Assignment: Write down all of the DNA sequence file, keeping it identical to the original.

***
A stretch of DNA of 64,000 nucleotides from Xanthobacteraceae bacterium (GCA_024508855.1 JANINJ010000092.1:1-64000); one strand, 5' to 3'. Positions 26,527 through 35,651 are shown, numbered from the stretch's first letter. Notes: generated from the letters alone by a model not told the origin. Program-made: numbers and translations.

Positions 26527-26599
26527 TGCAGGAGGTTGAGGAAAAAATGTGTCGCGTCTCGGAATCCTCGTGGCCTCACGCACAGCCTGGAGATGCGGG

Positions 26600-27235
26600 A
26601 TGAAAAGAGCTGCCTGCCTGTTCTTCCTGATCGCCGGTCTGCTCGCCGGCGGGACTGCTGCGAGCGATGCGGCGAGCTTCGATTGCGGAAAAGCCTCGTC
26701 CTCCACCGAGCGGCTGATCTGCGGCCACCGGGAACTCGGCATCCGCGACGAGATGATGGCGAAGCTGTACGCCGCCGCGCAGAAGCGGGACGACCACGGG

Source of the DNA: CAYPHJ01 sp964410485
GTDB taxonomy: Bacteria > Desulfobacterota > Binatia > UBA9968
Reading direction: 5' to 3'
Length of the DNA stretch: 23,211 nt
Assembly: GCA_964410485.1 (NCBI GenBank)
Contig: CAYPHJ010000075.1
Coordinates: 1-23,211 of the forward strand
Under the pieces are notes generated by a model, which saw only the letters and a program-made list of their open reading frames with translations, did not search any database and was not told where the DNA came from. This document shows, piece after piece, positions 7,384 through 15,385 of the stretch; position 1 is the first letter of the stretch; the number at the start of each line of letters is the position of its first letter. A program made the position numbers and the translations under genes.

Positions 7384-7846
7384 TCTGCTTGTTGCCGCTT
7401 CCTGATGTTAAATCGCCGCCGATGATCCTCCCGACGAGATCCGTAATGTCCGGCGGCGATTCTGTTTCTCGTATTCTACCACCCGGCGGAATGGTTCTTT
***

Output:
A stretch of DNA of 64,000 nucleotides from Xanthobacteraceae bacterium (GCA_024508855.1 JANINJ010000092.1:1-64000); one strand, 5' to 3'. Positions 26,527 through 35,651 are shown, numbered from the stretch's first letter. Notes: generated from the letters alone by a model not told the origin. Program-made: numbers and translations.

Positions 26527-26599
26527 TGCAGGAGGTTGAGGAAAAAATGTGTCGCGTCTCGGAATCCTCGTGGCCTCACGCACAGCCTGGAGATGCGGG

Positions 26600-27235
26600 A
26601 TGAAAAGAGCTGCCTGCCTGTTCTTCCTGATCGCCGGTCTGCTCGCCGGCGGGACTGCTGCGAGCGATGCGGCGAGCTTCGATTGCGGAAAAGCCTCGTC
26701 CTCCACCGAGCGGCTGATCTGCGGCCACCGGGAACTCGGCATCCGCGACGAGATGATGGCGAAGCTGTACGCCGCCGCGCAGAAGCGGGACGACCACGGG

Source of the DNA: CAYPHJ01 sp964410485
GTDB taxonomy: Bacteria > Desulfobacterota > Binatia > UBA9968
Reading direction: 5' to 3'
Length of the DNA stretch: 23,211 nt
Assembly: GCA_964410485.1 (NCBI GenBank)
Contig: CAYPHJ010000075.1
Coordinates: 1-23,211 of the forward strand
Under the pieces are notes generated by a model, which saw only the letters and a program-made list of their open reading frames with translations, did not search any database and was not told where the DNA came from. This document shows, piece after piece, positions 7,384 through 15,385 of the stretch; position 1 is the first letter of the stretch; the number at the start of each line of letters is the position of its first letter. A program made the position numbers and the translations under genes.

Positions 7384-7846
7384 TCTGCTTGTTGCCGCTT
7401 CCTGATGTTAAATCGCCGCCGATGATCCTCCCGACGAGATCCGTAATGTCCGGCGGCGATTCTGTTTCTCGTATTCTACCACCCGGCGGAATGGTTCTTT